1. Multi-Touch Technology
Like many trends, multi-touch started in the commercial world and migrated to industrial automation. The driving force for this trend is user demand for the speed, power and flexibility of multi-touch in their plant floor operator interface applications. After exposure to the advantages of multi-touch through smart phones and tablets, users will no longer accept the older, inferior single-touch technology. Suppliers are responding by incorporating multi-touch technology into their products. Newer versions of Windows have built-in multi-touch support, as do most modern touch screens. Application software like Automation Direct’s Point of View also has native multi-touch support, making it easy for users to design their applications to take full advantage of its capabilities.
2. Industrial Automation Mobile Apps
Smartphone and tablet users love their apps as it’s much faster to obtain information by touching a single button than by starting up a web browser, typing in a URL and navigating to the correct page. Developers have responded by making thousands of apps available for everything from finding the nearest happy hour to checking the latest sports score. In the world of industrial automation, apps are finding a home as the latest and greatest way to quickly access plant operating information from smart phones and tablets. Simply press an on-screen button, and a customized view of a manufacturing facility quickly appears on the screen, ready for instant access.
3. Built-in HTML5 Support
Although apps are great for users, they take much longer to develop than browser-based access. Most plants have a number of PC-based human machine interface (HMI) platforms, and most of these run off-the-shelf HMI software. Leading HMI software packages offer built-in HTML5 support, as does most every mobile device operating system. This mutual support for the HTML5 standard allows users to develop remote access screens conforming to the HTML5 standard, and then deploy these screens to almost any remote device. This write-once and deploy-many-times functionality saves time and simplifies browser-based remote access.
Rare is the industrial automation professional who doesn’t own a smart phone, a tablet or both. Ownership and constant use brings familiarity, and the desire to use these personal devices for business purposes is increasingly supported by employers. For the end user, bringing your own device (BYOD) to work offers convenience, ease-of-use and built-in remote access. For their employers, BYOD is much cheaper than supplying a separate mobile device to each employee. There are some security concerns, but methods exist to deal with these, ensuring BYOD practices will continue to grow and prosper.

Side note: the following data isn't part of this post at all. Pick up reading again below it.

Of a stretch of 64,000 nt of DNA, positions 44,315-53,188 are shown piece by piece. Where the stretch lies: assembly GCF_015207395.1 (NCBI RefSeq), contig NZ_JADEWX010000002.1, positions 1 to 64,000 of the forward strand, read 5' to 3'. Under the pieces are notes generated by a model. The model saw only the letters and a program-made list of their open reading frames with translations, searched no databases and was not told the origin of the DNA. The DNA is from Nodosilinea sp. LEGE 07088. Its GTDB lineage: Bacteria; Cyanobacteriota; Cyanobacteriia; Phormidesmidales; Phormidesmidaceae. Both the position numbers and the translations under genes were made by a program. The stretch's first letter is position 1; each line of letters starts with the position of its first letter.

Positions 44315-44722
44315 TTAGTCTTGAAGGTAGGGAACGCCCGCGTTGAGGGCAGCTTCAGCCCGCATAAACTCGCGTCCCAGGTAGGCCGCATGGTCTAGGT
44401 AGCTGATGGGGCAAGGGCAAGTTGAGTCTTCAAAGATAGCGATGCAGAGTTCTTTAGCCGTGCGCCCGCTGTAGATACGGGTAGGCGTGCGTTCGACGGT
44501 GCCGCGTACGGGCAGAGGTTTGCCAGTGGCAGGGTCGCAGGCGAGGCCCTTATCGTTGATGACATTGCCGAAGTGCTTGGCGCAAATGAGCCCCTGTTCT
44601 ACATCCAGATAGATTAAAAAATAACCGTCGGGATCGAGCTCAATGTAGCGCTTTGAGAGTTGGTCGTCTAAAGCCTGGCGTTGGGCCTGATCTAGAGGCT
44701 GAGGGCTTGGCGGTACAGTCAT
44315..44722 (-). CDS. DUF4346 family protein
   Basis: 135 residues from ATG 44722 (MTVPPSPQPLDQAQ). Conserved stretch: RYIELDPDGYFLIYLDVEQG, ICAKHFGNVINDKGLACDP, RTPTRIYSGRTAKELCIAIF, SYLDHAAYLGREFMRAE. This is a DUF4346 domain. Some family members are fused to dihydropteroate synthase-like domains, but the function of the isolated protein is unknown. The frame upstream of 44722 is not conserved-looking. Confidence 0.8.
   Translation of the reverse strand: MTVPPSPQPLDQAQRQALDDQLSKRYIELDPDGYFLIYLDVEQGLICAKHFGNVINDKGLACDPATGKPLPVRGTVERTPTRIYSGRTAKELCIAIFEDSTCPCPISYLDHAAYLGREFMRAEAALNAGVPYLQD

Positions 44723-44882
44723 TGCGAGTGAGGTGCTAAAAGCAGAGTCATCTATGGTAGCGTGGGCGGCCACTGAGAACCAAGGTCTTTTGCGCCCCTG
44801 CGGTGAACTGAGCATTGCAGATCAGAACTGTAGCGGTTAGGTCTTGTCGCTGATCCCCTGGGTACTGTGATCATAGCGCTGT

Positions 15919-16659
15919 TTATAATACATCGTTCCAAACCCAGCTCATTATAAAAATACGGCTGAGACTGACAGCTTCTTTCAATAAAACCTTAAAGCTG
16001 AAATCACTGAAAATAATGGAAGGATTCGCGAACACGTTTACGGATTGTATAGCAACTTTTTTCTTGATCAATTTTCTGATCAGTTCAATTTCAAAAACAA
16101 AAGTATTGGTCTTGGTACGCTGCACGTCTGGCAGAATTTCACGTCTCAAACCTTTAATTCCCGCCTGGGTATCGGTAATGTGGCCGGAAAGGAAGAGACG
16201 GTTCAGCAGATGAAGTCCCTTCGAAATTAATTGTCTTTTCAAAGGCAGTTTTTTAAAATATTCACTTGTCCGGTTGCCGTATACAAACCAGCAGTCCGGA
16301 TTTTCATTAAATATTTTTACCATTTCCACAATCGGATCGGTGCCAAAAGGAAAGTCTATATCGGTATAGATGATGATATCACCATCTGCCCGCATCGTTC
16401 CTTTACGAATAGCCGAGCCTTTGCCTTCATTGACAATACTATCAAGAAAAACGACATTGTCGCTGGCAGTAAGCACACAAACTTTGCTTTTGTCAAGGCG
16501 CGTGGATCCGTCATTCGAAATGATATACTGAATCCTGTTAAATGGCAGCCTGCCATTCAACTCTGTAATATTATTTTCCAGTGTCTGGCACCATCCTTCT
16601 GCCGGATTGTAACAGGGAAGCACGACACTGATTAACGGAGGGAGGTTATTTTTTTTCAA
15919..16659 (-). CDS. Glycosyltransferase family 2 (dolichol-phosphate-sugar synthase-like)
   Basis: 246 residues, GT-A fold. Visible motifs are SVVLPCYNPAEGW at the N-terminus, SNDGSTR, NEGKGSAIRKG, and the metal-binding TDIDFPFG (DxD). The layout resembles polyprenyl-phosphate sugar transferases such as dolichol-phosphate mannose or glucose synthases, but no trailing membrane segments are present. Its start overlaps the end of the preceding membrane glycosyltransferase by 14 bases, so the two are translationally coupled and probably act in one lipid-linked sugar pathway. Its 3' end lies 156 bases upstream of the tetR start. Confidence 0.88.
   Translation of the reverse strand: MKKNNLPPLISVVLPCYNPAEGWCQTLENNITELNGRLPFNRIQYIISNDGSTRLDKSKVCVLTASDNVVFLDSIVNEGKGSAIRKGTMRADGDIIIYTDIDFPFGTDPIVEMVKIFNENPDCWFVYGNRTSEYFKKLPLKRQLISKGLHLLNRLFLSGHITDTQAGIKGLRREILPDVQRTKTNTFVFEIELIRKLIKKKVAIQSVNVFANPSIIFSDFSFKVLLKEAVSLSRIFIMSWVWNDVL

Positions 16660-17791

5. Online Research and Purchasing
Back in the day, industrial automation products were purchased from distributors who came to plants bearing donuts, product brochures and pricing information. In many cases, these same users are choosing to continue their online experience from research to purchase, mimicking the path many follow to buy products ranging from plane tickets to purses.
6. Online Learning
Just as growing numbers of people want to use the Internet to research and buy products, so it is with learning. The old paradigm of employment for life with a company that would provide lifelong training has gone by the wayside. In its place is the requirement for automation professionals to be responsible for their own professional development, and many are turning to the Internet as a source for this training. Vendors are responding by providing online content in the form of videos, e-books and other training materials, allowing users to select topics of interest and proceed with learning at times and places of their choosing.
7. Grid Computing & Virtualization
As the PC has become more powerful, its resources have become more underutilized in many commercial and industrial applications. Virtualization provides a means to efficiently utilize these resources by allowing multiple instances of operating systems to run on a single PC. One typical industrial automation application consolidates multiple server-level functions such as I/O, database and SCADA onto fewer PCs. This not only saves money as fewer PCs need to be purchased and maintained, it can also increase reliability by allowing near instantaneous switching from a failed to an operating PC.
8. Industrial Wireless
This trend doesn’t have to do with wireless access by remote devices, but rather with wireless transmission of data from sensors to control systems. In a typical application, a sensor is installed in a remote location, maybe a tank farm, and transmits information via radio to a control system which may be located far away. In these and other similar applications, wireless communication is much cheaper to install and maintain as there are no wires to run and repair.
9. Robot Revolution
Unlike many industrial automation trends, this one isn’t borrowed from the commercial world, but is instead migrating in the other direction, from industrial to commercial. Industrial robots used to be dumb devices designed to perform the same simple operation over and over, like picking a particular part from one specific location and placing it to the same spot. Nowadays, robots driven by software and vision systems can be programmed to perform a variety of tasks, which fits with today’s demand for flexible manufacturing.
10. Rise of DC Power
DC power is coming to the forefront, supplanting AC power in many instances. With high voltage transmission lines, DC provides advantages over AC in terms of efficiency and lower construction costs. At the user level, more end devices such as VFDs, computer hardware and other components use DC and have to provide conversion from AC internally. This is driving in-plant distribution systems to DC, as with server farms where most power consumption is DC.